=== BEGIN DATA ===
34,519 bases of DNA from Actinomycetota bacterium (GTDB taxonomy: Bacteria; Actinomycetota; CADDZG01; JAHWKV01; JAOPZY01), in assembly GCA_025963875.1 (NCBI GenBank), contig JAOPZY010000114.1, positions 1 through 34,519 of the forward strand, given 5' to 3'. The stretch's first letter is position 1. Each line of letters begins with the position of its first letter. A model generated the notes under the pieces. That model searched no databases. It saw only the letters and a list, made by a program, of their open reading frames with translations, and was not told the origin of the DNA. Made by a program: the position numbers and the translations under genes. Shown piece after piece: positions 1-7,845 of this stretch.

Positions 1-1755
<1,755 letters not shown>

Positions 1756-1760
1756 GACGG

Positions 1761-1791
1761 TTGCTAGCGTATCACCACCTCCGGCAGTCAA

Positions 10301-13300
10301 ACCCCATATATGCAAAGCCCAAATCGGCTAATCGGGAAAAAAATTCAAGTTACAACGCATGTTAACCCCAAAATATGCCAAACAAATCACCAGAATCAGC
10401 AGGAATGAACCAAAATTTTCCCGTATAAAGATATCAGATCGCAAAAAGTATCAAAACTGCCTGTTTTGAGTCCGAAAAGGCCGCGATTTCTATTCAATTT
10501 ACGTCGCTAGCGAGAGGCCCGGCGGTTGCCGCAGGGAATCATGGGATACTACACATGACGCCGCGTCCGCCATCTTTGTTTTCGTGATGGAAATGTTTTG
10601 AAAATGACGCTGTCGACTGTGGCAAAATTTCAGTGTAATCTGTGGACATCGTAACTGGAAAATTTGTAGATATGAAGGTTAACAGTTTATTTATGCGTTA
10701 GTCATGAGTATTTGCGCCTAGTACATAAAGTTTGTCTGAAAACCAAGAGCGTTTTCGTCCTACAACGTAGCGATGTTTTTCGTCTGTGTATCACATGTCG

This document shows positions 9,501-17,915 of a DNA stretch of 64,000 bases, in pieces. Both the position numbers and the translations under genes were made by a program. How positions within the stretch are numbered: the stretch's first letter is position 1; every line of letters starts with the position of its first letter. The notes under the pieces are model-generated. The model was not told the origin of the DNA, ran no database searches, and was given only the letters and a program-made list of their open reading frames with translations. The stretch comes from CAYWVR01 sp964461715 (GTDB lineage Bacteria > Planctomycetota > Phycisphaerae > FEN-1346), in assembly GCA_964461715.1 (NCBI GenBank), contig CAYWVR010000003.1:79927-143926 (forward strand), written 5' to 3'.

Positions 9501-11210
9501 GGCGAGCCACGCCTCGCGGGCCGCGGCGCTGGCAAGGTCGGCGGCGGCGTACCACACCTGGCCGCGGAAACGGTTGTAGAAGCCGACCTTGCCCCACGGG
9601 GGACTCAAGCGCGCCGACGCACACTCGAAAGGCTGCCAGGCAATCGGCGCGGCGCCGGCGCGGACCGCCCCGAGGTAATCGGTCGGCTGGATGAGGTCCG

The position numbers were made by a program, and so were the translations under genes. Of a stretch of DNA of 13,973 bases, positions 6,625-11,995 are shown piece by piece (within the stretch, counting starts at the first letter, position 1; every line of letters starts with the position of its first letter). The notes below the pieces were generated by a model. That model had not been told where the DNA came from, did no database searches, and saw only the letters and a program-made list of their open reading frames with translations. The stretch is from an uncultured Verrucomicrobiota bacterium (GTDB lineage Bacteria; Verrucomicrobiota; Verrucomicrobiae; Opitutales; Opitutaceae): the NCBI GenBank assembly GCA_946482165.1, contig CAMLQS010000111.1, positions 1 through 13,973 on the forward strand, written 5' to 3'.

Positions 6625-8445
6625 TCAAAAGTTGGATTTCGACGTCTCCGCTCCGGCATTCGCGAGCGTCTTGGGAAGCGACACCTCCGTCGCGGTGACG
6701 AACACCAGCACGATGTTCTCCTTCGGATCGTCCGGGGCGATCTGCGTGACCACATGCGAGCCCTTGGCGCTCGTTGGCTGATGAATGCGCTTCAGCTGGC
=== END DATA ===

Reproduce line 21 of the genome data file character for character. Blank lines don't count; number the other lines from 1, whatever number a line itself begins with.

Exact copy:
6701 AACACCAGCACGATGTTCTCCTTCGGATCGTCCGGGGCGATCTGCGTGACCACATGCGAGCCCTTGGCGCTCGTTGGCTGATGAATGCGCTTCAGCTGGC